By Poly Pantelides
INSTALLED photovoltaic systems are generating savings of some €80 million a year while current schemes could account to additional savings of €40 million a year, an energy regulator official said on Friday.
But a disappointing number of consumers are taking advantage of government schemes to install photovoltaic systems.
CERA’s Kypros Kyprianides was speaking at a news conference called to review a number government schemes on photovoltaics pushed through the energy ministry and CERA.
With photovoltaics consumers could be saving between 80 per cent and 90 per cent of what they would normally pay for electricity, and the investment would pay back for itself in a few years, Kyprianides said.
Industrial and commercial businesses have been slow to take up on photovoltaic schemes in their sector: no one has applied. The energy minister Giorgos Lakkotrypis said they needed to simplify procedures with town planning and the environment department to encourage applications. As the scheme now stands, businesses have until mid-November to apply for self-production for a total of 10MW and a limit of 1MW per business.
But Lakkotrypis conceded there was a lack of cash flow, which may be discouraging even domestic users from investing the roughly €5,000 they would need to install a 3kW system.
“The absence of funding because of lack of liquidity in the market has concerned us and we are looking into ways to collaborate with lenders to be able to push the schemes,” he said.
There are two schemes designed to encourage households to use net metering, allowing them to produce electricity via small units. The system works by feeding energy into the grid with consumers drawing electricity as normal from the grid but only paying the difference between outflow and inflow.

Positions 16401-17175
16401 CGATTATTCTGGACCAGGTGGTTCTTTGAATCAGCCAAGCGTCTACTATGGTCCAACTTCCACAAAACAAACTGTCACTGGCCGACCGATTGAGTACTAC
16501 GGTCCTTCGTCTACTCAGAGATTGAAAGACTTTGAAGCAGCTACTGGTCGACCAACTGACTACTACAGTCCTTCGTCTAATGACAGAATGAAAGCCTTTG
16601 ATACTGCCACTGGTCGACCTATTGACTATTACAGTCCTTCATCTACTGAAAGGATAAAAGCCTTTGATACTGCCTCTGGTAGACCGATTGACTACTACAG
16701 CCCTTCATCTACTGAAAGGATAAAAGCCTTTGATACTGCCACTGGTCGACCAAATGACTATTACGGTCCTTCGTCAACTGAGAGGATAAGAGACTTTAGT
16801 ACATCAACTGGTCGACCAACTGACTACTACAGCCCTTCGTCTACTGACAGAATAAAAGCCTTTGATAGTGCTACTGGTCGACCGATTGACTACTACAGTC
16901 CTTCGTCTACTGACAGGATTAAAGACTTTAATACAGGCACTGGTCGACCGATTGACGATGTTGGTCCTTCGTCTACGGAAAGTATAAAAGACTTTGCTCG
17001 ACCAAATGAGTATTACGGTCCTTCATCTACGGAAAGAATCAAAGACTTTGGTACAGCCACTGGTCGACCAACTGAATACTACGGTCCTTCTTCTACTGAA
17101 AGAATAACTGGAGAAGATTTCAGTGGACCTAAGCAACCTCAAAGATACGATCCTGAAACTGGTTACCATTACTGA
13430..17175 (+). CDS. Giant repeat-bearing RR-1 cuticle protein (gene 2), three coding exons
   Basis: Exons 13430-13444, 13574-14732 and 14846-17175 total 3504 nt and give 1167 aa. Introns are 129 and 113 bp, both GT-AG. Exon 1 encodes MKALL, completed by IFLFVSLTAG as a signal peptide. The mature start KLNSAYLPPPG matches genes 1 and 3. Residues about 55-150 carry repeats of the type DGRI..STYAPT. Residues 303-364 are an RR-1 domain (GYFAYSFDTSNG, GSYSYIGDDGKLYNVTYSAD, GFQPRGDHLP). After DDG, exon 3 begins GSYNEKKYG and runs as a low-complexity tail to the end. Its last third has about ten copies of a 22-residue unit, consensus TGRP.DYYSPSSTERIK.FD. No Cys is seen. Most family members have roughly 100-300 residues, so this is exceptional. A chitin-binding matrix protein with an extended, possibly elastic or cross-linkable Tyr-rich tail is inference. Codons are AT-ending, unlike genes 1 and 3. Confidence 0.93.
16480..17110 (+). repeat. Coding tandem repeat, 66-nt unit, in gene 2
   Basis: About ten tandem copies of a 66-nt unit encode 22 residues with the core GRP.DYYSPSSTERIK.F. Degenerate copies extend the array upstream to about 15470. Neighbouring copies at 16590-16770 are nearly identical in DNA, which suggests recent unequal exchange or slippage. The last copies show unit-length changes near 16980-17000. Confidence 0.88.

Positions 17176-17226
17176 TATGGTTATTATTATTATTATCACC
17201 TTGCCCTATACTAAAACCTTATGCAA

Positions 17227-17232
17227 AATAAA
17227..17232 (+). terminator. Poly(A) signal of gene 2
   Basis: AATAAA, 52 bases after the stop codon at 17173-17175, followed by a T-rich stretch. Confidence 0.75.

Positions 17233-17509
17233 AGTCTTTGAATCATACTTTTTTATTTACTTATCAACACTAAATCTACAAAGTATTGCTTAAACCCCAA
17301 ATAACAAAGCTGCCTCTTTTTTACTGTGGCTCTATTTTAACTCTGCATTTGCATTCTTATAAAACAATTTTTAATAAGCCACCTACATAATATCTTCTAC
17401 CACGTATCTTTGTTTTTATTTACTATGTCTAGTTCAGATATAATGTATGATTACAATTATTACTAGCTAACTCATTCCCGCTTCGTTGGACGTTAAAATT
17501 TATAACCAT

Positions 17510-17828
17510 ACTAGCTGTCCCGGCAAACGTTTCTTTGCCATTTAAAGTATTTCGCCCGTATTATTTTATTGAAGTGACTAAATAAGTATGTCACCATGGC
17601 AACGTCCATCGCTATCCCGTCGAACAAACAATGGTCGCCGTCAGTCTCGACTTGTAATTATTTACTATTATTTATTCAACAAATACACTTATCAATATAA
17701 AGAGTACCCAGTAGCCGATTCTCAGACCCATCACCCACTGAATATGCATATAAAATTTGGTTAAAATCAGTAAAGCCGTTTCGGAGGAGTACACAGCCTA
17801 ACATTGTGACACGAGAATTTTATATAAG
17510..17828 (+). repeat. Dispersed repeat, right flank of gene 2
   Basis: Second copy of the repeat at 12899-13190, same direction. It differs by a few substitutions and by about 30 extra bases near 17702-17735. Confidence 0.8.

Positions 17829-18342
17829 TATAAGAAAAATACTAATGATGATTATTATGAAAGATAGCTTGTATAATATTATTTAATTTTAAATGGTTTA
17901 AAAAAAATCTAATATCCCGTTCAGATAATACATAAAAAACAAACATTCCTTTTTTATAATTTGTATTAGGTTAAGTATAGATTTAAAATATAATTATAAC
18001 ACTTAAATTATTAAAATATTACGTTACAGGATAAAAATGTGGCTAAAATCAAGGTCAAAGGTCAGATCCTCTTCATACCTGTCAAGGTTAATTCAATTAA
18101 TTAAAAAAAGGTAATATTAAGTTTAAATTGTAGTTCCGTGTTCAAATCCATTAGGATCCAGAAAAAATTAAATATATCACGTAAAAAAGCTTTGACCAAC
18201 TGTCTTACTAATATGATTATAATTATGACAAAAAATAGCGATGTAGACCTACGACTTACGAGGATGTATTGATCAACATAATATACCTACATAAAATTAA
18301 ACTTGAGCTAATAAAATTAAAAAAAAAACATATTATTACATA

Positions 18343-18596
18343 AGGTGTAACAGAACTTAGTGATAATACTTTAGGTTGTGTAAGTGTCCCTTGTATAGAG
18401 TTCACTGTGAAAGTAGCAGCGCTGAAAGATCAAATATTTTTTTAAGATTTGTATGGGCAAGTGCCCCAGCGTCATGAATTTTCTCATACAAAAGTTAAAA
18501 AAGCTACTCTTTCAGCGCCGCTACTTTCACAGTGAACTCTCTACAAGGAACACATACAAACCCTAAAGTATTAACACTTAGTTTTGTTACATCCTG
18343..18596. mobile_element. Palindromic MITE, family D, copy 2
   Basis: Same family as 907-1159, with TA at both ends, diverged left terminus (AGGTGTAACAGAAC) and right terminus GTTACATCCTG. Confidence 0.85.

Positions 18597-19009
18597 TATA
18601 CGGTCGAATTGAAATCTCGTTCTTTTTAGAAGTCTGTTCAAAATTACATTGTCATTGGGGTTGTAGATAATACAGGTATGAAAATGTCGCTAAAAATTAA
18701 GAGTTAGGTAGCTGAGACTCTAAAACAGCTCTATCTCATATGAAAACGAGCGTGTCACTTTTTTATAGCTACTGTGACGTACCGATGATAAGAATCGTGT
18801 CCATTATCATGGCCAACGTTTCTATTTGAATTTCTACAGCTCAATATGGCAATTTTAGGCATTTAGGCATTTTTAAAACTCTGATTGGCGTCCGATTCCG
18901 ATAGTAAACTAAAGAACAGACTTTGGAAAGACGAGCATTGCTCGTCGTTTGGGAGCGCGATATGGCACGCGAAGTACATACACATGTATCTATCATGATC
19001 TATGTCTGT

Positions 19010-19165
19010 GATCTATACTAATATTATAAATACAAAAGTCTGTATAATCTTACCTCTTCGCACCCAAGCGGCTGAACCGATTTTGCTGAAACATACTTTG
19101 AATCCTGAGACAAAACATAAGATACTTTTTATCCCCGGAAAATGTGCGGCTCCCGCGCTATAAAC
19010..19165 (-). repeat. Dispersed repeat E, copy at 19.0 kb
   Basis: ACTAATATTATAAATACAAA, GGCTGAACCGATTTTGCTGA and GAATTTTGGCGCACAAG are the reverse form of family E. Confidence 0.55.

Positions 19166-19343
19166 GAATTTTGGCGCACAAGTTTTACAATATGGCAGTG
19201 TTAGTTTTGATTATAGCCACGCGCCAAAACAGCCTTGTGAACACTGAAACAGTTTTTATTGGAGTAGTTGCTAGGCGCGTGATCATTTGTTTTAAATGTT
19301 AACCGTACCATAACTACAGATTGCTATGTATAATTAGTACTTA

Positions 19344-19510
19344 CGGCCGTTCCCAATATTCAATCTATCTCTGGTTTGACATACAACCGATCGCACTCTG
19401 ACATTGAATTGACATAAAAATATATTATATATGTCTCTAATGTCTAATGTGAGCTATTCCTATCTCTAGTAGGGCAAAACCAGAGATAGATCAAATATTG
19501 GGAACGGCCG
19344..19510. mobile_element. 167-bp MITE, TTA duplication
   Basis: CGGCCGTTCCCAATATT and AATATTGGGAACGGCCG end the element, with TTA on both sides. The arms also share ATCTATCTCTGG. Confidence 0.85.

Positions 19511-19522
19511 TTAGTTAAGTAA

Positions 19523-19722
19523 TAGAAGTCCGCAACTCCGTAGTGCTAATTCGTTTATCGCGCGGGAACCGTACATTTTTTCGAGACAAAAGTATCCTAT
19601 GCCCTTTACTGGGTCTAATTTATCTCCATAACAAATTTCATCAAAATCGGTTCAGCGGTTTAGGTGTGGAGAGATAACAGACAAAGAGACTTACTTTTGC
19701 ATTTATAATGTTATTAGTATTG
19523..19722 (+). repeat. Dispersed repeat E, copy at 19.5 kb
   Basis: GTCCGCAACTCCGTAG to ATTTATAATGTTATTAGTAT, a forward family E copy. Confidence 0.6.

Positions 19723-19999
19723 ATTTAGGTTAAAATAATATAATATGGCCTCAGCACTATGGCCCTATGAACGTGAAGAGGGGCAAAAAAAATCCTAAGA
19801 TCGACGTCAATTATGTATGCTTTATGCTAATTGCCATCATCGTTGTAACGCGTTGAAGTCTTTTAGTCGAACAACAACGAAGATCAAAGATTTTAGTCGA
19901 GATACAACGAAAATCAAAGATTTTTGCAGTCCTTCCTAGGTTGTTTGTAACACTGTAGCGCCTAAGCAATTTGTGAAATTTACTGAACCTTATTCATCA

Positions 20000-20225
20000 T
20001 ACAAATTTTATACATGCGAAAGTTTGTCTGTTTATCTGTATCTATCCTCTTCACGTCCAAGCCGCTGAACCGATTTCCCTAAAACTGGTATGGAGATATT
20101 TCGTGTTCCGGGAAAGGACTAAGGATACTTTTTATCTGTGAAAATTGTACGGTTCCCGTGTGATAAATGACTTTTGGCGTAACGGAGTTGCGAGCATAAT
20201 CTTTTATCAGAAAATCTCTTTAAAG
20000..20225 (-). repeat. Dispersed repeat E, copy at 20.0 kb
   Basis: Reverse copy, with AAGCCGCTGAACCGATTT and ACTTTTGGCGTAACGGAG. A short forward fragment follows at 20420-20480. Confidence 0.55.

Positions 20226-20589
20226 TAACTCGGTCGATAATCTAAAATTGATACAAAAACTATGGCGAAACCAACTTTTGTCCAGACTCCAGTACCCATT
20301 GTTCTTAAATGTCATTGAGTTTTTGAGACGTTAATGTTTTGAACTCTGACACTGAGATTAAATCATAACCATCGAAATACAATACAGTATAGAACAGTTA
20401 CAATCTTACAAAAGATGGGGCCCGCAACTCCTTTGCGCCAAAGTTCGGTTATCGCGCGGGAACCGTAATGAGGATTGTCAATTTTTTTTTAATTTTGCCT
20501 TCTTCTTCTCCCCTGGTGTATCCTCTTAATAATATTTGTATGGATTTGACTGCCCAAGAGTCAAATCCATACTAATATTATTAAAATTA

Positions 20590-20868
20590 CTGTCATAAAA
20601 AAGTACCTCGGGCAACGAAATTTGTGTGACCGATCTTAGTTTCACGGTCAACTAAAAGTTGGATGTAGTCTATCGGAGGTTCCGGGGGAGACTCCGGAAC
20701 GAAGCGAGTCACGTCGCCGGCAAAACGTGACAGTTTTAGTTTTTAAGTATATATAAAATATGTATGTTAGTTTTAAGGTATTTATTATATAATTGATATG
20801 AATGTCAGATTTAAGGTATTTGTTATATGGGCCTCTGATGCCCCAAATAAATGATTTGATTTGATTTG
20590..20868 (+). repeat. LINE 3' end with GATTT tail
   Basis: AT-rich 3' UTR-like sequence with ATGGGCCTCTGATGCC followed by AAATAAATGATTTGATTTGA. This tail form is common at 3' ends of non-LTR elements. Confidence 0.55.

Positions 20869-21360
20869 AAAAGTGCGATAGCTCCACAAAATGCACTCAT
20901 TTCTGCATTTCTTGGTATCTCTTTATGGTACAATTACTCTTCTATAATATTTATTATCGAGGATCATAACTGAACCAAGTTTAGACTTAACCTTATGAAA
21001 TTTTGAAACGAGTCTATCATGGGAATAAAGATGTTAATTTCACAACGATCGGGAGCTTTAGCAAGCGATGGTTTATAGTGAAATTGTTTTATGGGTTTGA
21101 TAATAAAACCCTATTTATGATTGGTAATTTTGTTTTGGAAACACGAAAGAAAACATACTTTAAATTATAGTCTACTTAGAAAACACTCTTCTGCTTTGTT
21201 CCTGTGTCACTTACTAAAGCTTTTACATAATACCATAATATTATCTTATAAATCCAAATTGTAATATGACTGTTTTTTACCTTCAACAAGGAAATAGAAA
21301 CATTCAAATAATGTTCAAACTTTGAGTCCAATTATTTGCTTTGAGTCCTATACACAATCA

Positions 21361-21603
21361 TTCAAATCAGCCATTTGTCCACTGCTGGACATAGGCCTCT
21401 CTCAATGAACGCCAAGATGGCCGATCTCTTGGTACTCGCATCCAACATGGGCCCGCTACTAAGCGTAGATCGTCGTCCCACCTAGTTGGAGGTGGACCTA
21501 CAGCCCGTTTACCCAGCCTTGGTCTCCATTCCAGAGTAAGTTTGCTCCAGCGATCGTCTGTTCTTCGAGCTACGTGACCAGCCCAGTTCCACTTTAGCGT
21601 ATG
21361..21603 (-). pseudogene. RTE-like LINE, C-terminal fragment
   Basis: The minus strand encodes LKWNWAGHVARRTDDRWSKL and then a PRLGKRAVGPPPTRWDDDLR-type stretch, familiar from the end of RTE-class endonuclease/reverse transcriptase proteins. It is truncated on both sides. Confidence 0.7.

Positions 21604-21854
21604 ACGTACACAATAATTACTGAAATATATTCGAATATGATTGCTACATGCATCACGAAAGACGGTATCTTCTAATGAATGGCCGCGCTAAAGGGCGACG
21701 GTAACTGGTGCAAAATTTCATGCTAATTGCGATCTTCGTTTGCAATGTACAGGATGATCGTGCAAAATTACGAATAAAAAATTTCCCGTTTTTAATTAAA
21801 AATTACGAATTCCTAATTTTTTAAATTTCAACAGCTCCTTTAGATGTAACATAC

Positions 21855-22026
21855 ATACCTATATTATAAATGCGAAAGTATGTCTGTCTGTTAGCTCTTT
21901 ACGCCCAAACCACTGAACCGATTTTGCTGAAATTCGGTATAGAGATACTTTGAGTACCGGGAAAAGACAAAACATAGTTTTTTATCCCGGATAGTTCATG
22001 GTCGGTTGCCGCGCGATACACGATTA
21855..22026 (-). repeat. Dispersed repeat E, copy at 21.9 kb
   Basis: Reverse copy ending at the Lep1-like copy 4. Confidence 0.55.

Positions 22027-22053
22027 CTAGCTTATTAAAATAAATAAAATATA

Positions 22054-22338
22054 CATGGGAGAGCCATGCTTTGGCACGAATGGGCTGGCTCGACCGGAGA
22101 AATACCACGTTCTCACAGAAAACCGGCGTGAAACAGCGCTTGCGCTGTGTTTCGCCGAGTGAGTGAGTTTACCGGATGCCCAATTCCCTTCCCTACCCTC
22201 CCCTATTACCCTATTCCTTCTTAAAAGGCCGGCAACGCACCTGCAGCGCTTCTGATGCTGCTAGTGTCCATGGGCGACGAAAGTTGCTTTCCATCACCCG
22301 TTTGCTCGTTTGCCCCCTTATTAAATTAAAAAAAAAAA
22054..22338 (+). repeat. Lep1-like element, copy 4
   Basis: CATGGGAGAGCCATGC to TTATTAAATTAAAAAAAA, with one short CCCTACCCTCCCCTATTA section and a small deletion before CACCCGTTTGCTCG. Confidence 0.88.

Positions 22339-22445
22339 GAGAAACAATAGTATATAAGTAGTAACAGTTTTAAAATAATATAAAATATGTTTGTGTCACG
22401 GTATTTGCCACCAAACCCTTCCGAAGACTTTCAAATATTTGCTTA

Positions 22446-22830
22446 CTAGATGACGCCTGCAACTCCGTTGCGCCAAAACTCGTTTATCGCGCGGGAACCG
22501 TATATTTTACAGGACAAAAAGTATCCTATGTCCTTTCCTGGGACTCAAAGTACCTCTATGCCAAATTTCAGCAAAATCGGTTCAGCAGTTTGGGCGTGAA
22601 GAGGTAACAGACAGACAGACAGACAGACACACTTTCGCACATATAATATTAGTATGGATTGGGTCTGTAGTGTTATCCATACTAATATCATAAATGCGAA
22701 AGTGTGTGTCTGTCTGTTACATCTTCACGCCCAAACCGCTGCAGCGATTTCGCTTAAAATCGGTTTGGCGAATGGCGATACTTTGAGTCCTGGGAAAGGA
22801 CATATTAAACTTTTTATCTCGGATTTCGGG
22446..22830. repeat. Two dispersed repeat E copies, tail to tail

Although this has the potential to bring electricity bills to almost nil, the schemes have been undersubscribed.
Out of 2,000 financially vulnerable households eligible to apply for a state subsidy of €900 per one installed kW, only 887 have lodged applications within the deadline. A second round of applications is now open up until October 18.
Even fewer applications have been lodged for a subsidy-free net metering system, open to all households, for a combined output of up to 9MW or 3,000 units. A total of 614 applications were lodged as of Wednesday with the applications closing in mid-November, Lakkotrypis said.
And even though hundreds of applications were lodged, so far only 10 systems have been connected to the grid and just 30 systems have been installed for the open applications.
Lakkotrypis said that things might pick up with the end of the summer period, when Cypriots tend to take it easy.
Asked how they could say they hoped to give the go-ahead to up to 60,000 net metering systems within three years, given the current numbers, Lakkotrypis said they were committed to green economy which has the potential to create jobs and generate income savings.
He suggested people still needed to become aware of the money-saving potential of installing net metering systems.
“We are carefully pushing ahead to implement a long-term government policy on photovoltaics,” Lakkotrypis said.
Visit www.cie.org.cy to find out more about available photovoltaic schemes.